cover image Chrysler: The Life and Times of an American Automotive Genius

Chrysler: The Life and Times of an American Automotive Genius

Vincent Curcio, Author Oxford University Press $35 (699p) ISBN 978-0-19-507896-1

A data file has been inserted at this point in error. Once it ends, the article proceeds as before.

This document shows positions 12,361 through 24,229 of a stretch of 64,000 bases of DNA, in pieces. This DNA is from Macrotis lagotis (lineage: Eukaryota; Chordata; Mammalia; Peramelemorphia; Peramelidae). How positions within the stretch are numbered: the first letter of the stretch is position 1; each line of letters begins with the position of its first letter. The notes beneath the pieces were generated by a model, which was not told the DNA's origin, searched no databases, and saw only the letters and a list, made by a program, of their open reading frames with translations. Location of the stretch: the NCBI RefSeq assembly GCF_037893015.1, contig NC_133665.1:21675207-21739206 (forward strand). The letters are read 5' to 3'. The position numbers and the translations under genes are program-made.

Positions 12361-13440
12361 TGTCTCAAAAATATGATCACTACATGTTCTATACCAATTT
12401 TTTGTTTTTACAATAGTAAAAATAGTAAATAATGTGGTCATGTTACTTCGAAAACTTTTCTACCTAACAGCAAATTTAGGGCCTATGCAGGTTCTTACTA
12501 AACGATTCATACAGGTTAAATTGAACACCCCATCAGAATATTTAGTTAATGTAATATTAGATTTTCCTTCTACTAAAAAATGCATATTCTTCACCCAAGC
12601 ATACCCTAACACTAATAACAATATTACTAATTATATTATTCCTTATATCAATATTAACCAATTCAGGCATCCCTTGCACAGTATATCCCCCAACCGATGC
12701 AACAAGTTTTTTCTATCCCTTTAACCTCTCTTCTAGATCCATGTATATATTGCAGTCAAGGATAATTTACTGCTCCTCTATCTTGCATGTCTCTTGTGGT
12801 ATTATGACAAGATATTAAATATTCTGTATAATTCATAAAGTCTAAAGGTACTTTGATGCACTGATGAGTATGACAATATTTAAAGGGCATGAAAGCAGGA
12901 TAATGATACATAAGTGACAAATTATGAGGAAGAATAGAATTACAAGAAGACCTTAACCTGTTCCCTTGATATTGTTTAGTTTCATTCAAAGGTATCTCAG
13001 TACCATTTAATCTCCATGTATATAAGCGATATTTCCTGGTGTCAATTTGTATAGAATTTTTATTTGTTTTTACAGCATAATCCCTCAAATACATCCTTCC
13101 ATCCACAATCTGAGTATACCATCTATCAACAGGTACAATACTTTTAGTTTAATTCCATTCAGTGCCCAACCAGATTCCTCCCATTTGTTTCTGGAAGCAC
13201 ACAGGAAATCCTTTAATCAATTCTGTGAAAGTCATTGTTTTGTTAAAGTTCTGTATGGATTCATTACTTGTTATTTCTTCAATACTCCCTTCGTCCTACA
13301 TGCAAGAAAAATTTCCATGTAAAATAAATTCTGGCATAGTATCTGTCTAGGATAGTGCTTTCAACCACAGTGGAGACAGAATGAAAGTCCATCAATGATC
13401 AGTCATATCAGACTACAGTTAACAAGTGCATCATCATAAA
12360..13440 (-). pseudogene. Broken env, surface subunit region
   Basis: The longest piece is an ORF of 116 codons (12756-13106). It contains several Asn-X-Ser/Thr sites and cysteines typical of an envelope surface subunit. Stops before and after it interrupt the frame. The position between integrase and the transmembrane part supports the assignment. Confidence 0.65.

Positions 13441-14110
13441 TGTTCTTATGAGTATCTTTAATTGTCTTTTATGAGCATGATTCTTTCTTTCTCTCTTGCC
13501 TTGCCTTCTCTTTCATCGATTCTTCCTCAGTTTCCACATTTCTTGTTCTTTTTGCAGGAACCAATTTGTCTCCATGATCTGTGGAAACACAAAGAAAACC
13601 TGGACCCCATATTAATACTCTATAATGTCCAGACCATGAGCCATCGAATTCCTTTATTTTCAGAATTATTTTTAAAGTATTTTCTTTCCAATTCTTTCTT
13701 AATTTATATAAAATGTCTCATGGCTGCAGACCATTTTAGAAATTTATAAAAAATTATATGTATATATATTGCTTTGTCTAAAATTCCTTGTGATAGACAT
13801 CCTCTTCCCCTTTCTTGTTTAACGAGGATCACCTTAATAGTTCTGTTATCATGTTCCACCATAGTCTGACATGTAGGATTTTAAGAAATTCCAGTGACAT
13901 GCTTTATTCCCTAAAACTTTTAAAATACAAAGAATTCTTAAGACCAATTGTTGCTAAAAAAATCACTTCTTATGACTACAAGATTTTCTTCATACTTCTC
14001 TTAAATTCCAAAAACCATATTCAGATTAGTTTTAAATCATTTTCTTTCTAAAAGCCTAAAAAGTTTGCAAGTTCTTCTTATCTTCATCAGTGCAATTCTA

From humble beginnings as a Kansas railroad-shop apprentice wiping down locomotives for 5U cents an hour, Walter Chrysler (1875-1940) rose to become a railroad master mechanic and foreman, then a leading auto manufacturer and industrial mogul. Brashly confident, convinced of America's limitless potential for economic growth, Chrysler, ""the quintessence of American business in the 1920s,"" built Manhattan's Chrysler Building--art deco emblem of modernism and progress--whose spire went up just one month before the 1929 stock market crash. This dynamic biography brings a surprisingly neglected giant out of the shadows. Chrysler, self-educated, self-made son of a German immigrant, is not nearly as well known as Henry Ford, even though he expanded Detroit's Big Two (GM and Ford) into the Big Three, when Chrysler Corporation bought out Dodge in 1928. (His legacy lives on in Daimler-Chrysler, formed in 1998.) Two contrasting personalities emerge: one is the far-sighted, risk-taking industrialist, perhaps the last great individualist of automaking, a man who seemed genuinely concerned about his employees, a caring father of four with a rare gift for managing men, plants and machinery. The other is the hard-drinking, big-eating, tuba-playing bon vivant, ""probably... a functioning alcoholic,"" who embarrassed his family and nearly wrecked his marriage thanks to his affair with showgirl Peggy Hopkins Joyce. Curcio never fully reconciles these two sides of his elusive subject, but his robust, engaging portrait is chock-full of lore from the classic automobile era, as it sets the Chrysler saga against the backdrop of the Roaring 20s, the Depression and the labor unrest of the 1930s. 50 photos. (July)